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Cosecha de energía de microvatios a gigavatios: oportunidades 2020-2040

Previsiones, hojas de ruta tecnológicas, electrocinética, electrodinámica, fotovoltaica, triboeléctrica, termoeléctrica, piezoeléctrica, implantes, autocarga

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Only the IDTechEx report, "Energy Harvesting Microwatt to Gigawatt: Opportunities 2020-2040" covers the latest energy harvesting scene from sub microwatts to gigawatts with 20 year forecasts and technology roadmaps. Increasingly, the same companies produce and develop the materials, from highly profitable small quantities to successful large business from volume. For example, multijunction compound semiconductor harvesting is coming from satellites and drones to powering cars. Understand huge gaps in the market such as self-powered full-function smart watches, better healthcare implants and harvesting for billions of Internet of Things nodes.
The primary focus of this report is on how ambient energy is converted and how that will create profitable new businesses so there are chapters on the different harvesting technologies, participants and opportunities ending with a chapter on combinations. The emphasis is on what is new and coming in future, materials and device sales. The report is of interest to the electronics and electrical engineering industries but also those involved in zero emissions, battery replacement and allied issues in many industries from healthcare to textiles, agriculture, aerospace and transport. All in the energy harvesting and power industries will find assistance here from materials suppliers to system operators.
Twenty years of study of energy harvesting by IDTechEx PhD level, multilingual analysts is at the heart of this overview "master" report, unique in its insights, new information, roadmaps and forecasts based on privileged databases, interviews and travel to events including those on the subject by IDTechEx and our background of consultancy in the subject.
Here is sub-microwatts to gigawatt level, low power being primarily for electronics and high power for electrical engineering but there are common factors in all of that such as the introduction of new electrodynamic (electrokinetic) and photovoltaic energy harvesting chemistry, physics and formats at almost all power levels. We add new competitors, some with exceptionally broad potential and are blunt about the dead ends, giving and impartial view. In all engineering, few other technologies span 15 magnitudes of performance. Understand the easy way by viewing these new infograms, pictures, comparisons and road maps.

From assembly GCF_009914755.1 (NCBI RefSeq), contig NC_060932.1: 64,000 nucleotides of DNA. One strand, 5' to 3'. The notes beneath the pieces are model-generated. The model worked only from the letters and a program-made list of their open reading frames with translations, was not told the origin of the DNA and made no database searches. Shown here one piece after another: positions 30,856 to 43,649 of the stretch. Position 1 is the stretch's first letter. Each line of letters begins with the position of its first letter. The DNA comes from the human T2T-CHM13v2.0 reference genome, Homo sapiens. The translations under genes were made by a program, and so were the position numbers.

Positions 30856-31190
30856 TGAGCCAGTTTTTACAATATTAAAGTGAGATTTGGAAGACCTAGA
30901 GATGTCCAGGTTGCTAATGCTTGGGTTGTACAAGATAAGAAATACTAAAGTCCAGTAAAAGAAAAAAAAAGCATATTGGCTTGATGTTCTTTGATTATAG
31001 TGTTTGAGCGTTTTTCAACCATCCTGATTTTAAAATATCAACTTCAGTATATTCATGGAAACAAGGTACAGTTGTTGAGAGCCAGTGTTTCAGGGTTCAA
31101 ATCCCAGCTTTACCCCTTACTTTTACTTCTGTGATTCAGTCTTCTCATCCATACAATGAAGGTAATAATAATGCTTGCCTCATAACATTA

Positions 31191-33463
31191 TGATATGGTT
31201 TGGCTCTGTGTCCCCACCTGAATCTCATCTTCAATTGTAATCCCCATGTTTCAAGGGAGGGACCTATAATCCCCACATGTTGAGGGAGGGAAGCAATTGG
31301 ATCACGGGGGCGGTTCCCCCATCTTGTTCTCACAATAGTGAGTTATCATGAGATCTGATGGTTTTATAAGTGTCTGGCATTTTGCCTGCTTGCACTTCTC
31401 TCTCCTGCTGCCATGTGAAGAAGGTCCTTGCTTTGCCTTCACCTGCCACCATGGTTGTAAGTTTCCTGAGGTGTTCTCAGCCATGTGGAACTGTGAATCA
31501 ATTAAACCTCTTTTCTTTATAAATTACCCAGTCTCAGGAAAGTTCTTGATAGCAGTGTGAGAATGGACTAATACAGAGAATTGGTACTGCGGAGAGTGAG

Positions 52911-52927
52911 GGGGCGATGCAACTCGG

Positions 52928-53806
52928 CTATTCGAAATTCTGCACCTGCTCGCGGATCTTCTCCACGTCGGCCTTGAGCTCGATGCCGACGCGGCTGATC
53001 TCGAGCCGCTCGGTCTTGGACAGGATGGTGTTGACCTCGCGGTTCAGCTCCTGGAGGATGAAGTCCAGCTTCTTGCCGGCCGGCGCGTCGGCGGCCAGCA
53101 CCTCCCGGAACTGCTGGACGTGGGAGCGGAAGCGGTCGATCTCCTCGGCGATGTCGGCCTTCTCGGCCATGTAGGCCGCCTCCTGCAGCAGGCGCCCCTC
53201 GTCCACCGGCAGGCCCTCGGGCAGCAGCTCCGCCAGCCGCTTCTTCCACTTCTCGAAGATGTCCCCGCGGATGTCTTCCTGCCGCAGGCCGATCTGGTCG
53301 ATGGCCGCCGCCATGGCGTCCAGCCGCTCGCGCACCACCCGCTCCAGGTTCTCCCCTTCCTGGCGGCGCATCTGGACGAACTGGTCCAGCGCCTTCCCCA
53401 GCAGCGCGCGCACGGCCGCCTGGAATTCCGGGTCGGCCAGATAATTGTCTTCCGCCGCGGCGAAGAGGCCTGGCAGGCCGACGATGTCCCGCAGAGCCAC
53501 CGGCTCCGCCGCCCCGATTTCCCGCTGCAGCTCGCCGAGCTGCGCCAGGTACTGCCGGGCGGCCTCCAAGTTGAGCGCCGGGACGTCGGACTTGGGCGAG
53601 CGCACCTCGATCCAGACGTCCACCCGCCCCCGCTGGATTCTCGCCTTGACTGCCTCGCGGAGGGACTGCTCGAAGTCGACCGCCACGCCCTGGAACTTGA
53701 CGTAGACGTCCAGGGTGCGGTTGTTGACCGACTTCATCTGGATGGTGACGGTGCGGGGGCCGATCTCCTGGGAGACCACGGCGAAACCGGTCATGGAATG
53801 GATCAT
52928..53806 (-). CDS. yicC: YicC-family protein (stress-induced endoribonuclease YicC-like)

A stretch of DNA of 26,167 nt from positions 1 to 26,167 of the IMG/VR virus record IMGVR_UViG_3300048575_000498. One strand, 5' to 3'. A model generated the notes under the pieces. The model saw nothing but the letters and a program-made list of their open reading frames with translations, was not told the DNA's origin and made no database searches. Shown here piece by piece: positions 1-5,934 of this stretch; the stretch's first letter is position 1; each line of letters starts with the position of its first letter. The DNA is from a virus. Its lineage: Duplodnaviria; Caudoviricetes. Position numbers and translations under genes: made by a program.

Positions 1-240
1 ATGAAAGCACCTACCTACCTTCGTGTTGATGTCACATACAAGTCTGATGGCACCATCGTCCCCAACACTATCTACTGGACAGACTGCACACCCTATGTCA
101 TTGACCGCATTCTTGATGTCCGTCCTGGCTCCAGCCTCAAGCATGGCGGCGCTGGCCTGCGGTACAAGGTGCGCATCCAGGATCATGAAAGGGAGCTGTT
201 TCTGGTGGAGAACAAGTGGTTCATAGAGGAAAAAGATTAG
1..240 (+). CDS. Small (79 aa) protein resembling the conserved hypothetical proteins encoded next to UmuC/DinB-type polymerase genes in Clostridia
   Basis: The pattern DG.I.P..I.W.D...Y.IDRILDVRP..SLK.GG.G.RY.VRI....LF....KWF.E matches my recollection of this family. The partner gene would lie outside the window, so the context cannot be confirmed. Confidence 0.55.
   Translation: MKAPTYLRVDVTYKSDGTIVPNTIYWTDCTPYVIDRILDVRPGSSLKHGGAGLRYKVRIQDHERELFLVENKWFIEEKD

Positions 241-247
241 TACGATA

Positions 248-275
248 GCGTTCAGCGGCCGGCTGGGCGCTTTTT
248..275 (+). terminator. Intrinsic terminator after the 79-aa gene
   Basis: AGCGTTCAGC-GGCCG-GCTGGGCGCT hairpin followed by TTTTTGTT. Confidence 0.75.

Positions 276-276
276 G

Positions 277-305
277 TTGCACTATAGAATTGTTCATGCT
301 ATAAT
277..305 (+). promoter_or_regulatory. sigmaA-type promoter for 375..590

The 230 page IDTechEx report, "Energy Harvesting Microwatt to Gigawatt: Opportunities 2020-2040" covers over 200 organisations and materials. Its Executive Summary and Conclusions Chapter is sufficient in itself for these with limited time. Here are the eleven leading technologies compared, leading suppliers named, emerging materials opportunities identified. Progress from hype to genuine success, technology roadmap and markets are presented. 21 primary conclusions and 26 trend graphs are presented by technology. The Introduction then has many new comparisons of latest technologies. See physics, chemistry, type of electricity produced, quest to simplify or eliminate energy storage by better energy creation, power density, conversion efficiency and other issues. Vibration harvesting is quantitatively assessed here as it involves many forms of harvesting. Then comes two big new opportunities - flexible versions and how to power zero-emission microgrids and then optimal emerging technologies for six sectors.
Chapter 3 is on photovoltaics, thoroughly covering all the new options and their market creation as well as their replacement of identified losers. Chapter 4 assesses promising newcomer triboelectric harvesting and its future. Chapter 5 explains how new thermoelectric technology is creating a big future whereas pyroelectric is not. Chapter 6 scopes electrodynamic (electrokinetic) harvesting for water, wind, watch, building controls and many other uses, linear and rotational, and its future. Chapter 7 appraises piezoelectric harvesting and Chapter 8 reveals how combinations of all these are now a big trend, even full integration.
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Table of Contents
1.1.Purpose of this report
1.3.Primary conclusions: the most successful forms of energy harvesting
1.3.1.Electrodynamics and photovoltaics
1.3.2.The energy positive house
1.4.Energy harvesting technology: 12 basic options compared
1.5.Attitude and success by technology in 2020
1.6.Attitude and success by technology in 2030
1.7.Primary conclusions: market trends
1.8.Example: wind turbines
1.9.Example: Off-grid addressable power
1.10.Example: Trends for wristwear
1.11.Primary conclusions: radically new formats
1.12.Primary conclusions: winning acoustic and electromagnetic frequencies
1.13.EM Frequencies where energy harvesting has been demonstrated